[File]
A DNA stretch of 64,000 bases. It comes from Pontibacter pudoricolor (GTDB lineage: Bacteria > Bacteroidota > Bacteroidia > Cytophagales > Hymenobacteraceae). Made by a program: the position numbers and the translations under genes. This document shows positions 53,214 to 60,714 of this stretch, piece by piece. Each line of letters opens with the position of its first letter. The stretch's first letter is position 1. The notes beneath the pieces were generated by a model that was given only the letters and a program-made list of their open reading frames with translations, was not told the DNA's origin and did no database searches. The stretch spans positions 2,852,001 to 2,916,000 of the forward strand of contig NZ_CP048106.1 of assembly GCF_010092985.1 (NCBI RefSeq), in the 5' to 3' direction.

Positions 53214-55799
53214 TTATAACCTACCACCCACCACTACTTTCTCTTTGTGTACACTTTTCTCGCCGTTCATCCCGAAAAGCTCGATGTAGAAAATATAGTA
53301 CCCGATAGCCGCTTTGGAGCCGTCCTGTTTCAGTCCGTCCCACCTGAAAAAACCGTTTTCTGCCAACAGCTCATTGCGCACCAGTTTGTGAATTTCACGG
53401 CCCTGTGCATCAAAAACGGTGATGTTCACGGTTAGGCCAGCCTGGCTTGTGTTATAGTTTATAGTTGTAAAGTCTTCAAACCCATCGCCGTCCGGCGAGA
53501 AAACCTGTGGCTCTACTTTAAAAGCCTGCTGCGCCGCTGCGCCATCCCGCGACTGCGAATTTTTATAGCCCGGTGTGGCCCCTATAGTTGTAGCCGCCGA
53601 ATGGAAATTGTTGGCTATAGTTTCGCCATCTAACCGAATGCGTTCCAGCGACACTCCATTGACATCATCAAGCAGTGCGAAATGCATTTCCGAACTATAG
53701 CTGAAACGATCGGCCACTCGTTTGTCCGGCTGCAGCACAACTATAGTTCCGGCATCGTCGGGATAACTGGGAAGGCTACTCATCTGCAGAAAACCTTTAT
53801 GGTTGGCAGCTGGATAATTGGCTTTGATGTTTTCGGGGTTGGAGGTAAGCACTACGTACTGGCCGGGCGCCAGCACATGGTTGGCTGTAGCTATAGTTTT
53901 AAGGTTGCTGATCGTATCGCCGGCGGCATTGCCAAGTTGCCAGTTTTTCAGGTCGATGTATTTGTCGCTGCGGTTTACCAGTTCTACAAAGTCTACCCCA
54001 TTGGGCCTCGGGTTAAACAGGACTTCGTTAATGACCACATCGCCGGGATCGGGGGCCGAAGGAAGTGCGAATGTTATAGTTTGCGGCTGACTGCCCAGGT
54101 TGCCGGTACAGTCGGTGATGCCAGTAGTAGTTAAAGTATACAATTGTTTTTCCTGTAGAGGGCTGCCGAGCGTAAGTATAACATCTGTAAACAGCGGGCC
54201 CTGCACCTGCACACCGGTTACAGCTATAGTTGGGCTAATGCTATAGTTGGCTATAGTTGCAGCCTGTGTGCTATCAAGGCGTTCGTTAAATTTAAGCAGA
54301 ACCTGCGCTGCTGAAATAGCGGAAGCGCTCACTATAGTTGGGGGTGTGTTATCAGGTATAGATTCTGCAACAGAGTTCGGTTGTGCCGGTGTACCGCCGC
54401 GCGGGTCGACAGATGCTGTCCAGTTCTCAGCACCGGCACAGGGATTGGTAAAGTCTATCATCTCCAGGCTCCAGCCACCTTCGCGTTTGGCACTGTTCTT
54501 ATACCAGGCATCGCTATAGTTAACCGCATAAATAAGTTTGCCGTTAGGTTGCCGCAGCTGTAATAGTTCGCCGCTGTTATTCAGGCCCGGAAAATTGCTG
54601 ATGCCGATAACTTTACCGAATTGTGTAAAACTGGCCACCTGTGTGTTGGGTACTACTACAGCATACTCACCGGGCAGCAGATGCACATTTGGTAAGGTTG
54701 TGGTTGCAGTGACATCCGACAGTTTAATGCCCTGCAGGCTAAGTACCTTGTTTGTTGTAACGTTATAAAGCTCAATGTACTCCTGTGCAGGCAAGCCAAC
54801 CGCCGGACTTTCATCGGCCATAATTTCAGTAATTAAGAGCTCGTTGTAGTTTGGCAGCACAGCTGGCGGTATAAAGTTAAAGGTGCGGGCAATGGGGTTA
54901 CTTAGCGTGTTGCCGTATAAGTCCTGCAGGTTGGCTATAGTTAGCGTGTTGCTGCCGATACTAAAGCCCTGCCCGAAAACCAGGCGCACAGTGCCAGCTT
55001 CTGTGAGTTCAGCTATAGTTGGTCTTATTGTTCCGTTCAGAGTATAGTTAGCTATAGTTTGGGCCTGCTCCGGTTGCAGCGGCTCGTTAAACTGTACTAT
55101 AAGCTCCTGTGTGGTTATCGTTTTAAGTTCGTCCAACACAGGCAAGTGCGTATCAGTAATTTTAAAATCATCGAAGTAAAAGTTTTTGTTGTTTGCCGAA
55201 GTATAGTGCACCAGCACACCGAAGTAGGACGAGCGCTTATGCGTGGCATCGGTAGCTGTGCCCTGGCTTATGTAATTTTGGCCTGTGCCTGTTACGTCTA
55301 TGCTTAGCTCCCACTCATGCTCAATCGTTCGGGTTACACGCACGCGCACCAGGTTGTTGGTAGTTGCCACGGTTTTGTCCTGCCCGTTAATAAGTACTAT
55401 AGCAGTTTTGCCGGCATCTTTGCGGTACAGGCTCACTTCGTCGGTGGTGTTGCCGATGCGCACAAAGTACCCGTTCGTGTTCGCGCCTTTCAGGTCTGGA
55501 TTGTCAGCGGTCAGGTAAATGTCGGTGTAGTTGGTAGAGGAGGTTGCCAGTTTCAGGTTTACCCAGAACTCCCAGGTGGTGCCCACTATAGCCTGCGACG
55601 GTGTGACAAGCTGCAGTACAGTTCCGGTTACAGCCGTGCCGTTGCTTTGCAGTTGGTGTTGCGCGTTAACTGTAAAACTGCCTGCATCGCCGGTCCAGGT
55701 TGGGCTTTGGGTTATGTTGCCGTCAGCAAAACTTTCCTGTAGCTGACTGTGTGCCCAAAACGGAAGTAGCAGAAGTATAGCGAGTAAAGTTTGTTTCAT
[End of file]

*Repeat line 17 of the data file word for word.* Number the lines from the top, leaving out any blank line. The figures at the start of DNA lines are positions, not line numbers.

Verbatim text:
54601 ATGCCGATAACTTTACCGAATTGTGTAAAACTGGCCACCTGTGTGTTGGGTACTACTACAGCATACTCACCGGGCAGCAGATGCACATTTGGTAAGGTTG